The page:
Lloyd's moves to end paper-based transactions will save £50m a year

Lloyd's, the world's largest insurance market, is embarking on two major IT projects to eliminate paper-based transactions and...

Lloyd's, the world's largest insurance market, is embarking on two major IT projects to eliminate paper-based transactions and help it compete against international rivals.

The projects - an electronic system for processing transactions and a document repository to store new claims - will cost £11m to implement and save £50m a year in costs, Lloyd's has estimated.

The new systems will eventually handle about £56bn in transactions each year and be used by thousands of brokers and IT staff worldwide. Member firms will have to update their main underwriting and accounting systems to interface with the new accounting and settlement system.

Although most financial exchanges have moved to electronic trading, 1.5 million paper documents pass through the London insurance market each year. Lloyd's provides insurance services to businesses in 190 countries.

"I have not found anyone who thinks that more than 50% of transactions in the insurance underwriting market will still be paper-based in five years time. We have to start driving paper out of the marketplace," said Iain Saville, head of business process reforms at Lloyd's and executive chairman of electronic trading system supplier Kinnect, which is part-owned by Lloyd's.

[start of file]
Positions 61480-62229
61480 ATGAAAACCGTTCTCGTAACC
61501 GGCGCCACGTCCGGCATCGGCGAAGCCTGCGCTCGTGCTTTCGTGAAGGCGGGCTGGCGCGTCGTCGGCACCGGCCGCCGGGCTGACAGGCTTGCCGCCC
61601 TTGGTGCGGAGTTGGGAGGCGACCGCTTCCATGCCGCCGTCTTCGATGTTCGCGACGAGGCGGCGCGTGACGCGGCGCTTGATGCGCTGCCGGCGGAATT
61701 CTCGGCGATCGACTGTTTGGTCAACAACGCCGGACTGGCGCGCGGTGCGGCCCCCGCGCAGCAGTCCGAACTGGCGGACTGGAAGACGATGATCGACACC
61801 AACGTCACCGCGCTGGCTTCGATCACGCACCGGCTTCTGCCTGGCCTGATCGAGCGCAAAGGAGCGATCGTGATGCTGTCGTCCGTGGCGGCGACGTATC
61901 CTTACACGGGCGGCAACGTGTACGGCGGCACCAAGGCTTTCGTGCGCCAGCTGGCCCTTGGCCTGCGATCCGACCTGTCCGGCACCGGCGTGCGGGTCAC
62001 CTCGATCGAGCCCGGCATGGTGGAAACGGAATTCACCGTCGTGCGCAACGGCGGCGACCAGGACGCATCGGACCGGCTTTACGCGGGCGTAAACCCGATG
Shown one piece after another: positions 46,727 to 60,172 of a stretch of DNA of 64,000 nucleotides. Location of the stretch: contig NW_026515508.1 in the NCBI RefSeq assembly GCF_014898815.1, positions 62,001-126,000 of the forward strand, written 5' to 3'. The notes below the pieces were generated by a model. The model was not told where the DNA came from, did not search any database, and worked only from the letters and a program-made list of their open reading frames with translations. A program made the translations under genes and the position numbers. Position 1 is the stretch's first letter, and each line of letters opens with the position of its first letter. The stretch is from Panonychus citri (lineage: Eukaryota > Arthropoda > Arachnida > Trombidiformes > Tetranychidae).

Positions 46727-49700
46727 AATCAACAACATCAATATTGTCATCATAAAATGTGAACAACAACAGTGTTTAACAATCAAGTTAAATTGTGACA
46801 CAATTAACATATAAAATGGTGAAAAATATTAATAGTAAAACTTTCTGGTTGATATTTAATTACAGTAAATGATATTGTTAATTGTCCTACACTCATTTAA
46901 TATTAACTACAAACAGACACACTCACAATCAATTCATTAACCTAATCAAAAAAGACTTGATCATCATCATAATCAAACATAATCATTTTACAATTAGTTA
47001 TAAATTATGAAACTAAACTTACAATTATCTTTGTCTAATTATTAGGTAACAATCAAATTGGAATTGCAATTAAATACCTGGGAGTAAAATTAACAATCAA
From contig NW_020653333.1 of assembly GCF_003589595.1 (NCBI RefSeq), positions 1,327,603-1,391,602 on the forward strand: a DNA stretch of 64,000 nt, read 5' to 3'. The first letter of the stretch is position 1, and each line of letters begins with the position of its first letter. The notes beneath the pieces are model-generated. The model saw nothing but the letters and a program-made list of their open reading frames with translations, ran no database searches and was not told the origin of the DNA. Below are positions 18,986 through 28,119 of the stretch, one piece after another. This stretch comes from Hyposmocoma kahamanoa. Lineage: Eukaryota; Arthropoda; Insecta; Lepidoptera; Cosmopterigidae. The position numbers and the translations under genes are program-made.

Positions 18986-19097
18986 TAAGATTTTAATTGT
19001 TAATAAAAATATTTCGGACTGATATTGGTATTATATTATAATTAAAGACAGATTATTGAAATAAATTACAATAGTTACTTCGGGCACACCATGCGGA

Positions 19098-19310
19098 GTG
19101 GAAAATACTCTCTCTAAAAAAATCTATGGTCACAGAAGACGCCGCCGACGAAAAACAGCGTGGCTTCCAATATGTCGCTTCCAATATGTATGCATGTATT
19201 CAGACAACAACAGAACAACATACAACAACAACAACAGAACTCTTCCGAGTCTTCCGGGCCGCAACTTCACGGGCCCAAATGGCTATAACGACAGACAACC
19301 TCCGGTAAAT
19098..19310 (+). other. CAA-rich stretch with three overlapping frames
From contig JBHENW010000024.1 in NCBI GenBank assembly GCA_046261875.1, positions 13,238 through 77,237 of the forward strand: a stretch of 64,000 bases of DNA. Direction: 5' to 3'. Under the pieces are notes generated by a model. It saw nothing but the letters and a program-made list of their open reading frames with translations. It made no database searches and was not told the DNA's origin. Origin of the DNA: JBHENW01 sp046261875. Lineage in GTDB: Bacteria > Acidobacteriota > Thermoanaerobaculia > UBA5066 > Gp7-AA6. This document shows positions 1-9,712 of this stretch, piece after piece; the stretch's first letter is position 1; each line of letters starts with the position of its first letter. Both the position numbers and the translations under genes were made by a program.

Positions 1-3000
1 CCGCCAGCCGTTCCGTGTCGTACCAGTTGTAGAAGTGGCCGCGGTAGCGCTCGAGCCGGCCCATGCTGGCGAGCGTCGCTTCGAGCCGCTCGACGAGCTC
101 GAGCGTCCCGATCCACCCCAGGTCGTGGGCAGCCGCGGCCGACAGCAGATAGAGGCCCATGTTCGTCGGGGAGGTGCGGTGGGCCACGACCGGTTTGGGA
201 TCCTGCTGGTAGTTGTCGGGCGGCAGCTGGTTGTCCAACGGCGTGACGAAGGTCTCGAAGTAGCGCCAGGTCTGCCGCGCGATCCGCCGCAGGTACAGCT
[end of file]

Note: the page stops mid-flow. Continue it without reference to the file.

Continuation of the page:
The projects are part of a wider drive by the UK insurance market to reduce costs and process claims more quickly by standardising business around the latest technical standards.

The back-office accounting and settlement system will be built over the next year to transfer and settle millions of messages sent between brokers using the Acord XML-based insurance industry messaging standard.

The system will be developed by Xchanging, a technology company part-owned by Lloyd's. It will run on hardware from Sun Microsystems with a Java-based J2EE engine linking to a large mainframe.

An existing document repository for the insurance market will be beefed-up over the next year to store the 90,000 new claims a year handled by the market.

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